Current of Gulf Stream off coast of NC is a better energy solution!

RALEIGH – House Bill 951, which is pending in the General Assembly, is a terrible bill and should be put out of its misery. Here are my reasons:

There is a provision in the bill for demand side control. This means that in the winter when it gets really cold, the demand for electricity will shoot up and power companies like Tideland EMC will selectively shut down power to homes and businesses to keep “The Grid” from failing. Is this any way to treat the citizens of North Carolina? I think NOT!

Not too long ago the Green party in Germany decommissioned nuclear power plants and switched to alternative energy production – mainly solar and wind. It is a disaster! Power costs have gone off the charts. Residences are shielded somewhat from the consequences because industry is subsidizing the residential power users. As a result, companies than can do so  are planning to leave Germany for other countries such as FRANCE where they are primarily using nuclear power.

Nuclear power is CHEAP, reliable, and pollution free. Fortunately here in North Carolina, Tideland EMC gets 63 percent of its power from a nuclear plant in South Carolina that is owned by numerous utility companies and operated by DUKE energy.

Let’s take a look at the intricacies of solar power. Hopefully, most solar voltaic panels are set to track the sun across the sky. (This is the optimal manner to generate the most power per day.) Fixed mount panels have their best output from 10 AM to 2 PM. This, of course, requires that the skies be cloudless.

 A typical day of power demand begins around 6 AM with factories starting up, people waking to prepare for work. Depending on energy needed for heating or cooling buildings, power demand rises.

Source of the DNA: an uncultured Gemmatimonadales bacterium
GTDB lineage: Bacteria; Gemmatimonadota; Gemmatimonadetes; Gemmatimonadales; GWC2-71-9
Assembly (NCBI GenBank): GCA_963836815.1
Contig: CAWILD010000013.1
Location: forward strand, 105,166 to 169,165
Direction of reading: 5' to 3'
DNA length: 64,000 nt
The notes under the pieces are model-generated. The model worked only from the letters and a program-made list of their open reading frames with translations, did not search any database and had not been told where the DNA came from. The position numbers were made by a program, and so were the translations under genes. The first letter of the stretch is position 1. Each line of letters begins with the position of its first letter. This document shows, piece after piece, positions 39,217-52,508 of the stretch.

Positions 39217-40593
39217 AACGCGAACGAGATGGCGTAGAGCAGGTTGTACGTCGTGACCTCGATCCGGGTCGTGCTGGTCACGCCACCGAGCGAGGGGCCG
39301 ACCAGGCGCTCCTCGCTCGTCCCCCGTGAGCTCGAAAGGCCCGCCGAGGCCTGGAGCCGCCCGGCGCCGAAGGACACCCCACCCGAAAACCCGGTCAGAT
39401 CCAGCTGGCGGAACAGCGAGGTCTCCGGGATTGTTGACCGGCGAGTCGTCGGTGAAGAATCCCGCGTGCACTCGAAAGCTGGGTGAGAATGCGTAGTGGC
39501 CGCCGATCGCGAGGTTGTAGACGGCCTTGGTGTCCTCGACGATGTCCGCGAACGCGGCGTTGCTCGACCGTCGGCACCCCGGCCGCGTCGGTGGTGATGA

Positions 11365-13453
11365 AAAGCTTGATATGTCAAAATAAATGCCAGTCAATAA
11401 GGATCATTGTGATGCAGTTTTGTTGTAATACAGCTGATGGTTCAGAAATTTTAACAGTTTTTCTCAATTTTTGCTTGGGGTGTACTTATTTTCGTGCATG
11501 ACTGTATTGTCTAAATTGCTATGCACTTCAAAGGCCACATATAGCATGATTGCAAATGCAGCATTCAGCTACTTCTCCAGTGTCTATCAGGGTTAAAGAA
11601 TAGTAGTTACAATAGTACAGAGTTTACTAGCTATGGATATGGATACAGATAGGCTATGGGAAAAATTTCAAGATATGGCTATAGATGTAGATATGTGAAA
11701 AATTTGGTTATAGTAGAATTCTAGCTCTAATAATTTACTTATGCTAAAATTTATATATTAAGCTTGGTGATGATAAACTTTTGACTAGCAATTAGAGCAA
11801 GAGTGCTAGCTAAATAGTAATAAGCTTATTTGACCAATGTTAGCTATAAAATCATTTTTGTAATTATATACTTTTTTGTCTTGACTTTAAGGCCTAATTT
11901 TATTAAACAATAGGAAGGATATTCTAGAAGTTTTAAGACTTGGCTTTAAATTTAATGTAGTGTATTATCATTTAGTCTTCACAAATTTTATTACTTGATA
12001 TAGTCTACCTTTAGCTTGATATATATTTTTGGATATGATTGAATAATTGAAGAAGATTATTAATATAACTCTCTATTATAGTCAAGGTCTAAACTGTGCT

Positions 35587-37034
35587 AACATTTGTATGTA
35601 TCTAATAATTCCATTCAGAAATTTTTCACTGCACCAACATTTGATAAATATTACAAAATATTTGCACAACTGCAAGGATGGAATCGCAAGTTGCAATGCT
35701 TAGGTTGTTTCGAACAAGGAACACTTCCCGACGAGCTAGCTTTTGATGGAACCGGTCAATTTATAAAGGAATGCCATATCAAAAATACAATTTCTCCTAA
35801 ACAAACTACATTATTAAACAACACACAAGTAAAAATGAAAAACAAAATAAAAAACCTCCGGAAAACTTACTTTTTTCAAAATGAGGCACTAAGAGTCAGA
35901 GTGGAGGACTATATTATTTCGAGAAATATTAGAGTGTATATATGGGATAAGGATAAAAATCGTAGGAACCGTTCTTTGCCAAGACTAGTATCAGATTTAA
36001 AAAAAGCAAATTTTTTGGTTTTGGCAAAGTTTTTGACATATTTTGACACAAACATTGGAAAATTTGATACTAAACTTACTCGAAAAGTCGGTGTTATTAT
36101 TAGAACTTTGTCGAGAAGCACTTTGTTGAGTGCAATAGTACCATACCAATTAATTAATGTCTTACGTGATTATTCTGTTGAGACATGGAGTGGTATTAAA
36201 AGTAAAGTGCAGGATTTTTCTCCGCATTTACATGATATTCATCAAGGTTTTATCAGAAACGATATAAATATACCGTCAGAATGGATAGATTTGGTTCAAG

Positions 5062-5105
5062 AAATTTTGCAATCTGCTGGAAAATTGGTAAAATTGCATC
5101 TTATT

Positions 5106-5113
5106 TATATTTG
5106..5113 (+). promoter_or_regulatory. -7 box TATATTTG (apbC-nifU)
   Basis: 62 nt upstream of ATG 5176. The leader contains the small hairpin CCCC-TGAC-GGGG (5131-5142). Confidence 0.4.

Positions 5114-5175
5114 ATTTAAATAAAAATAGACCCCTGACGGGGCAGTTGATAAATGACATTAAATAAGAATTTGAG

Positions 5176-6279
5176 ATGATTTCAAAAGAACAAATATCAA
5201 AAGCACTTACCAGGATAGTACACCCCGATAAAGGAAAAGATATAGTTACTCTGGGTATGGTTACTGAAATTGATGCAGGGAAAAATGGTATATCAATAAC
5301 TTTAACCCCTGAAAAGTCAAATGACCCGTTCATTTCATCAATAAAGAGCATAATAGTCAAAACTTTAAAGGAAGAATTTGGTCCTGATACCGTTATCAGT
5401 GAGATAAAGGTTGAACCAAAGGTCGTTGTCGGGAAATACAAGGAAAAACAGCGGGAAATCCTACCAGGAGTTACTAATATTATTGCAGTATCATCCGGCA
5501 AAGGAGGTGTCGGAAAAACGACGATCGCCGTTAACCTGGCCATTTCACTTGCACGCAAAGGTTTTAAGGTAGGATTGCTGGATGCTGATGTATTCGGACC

In the summer, power demand increases through the day as buildings are heated by the sun, resulting in the need for air conditioning. In winter, the electricity demand for climate control diminishes in the morning hours and into the early afternoon.  As the sun sets, the demand for electric heat increases and continues into the night, peaking about sunrise.

Additionally, since General Motors has committed to an all-electric fleet of vehicles by 2030 or 2035, this will add tremendously to overall power demands during the day and especially overnight as commuter vehicles are recharged. This will also be true for other automobile manufacturers.

Now here is another kicker! In the headlong rush to get 5G broadband everywhere, cell sites must now be located approximately 800 FEET apart, as opposed to 4G systems which are typically spaced 7 to 9 MILES apart in rural areas. The high speed of 5G also makes the power needed to operate the sites MUCH higher than for the 4G systems.

The power situation as currently exists – with small numbers of 5G sites and low quantities of electric vehicle – looks like this. Let’s say you have a photovoltaic plant that can generate 80 Mega Watts at FULL SUN from 9AM to 3PM

Power Generated: 6 Hrs. X 80 MW = 480 MWH (Mega Watt Hours)

Power Consumed (demand) per time period:

7 AM to 9 AM:  2 Hrs. X 40 MW=  80 MWH

9 AM to 3 PM:    6 Hrs. X 60 MW= 360 MWH

3 PM to 5 PM:    2 Hrs. X 40 MW=   80 MWH

5 PM to 8 PM:    3 Hrs. X 20 MW=   60 MWH

8 PM to 7 AM:  11 Hrs. X 10 MW= 110 MWH 

Total Power Demand for 24 hours:   690 MWH

Assuming FULL SUN over that crucial and most productive six-hour windor, he solar power facility only generates 480 MWH. Yes, during the peak power period, 360 MWH of that output is consumed.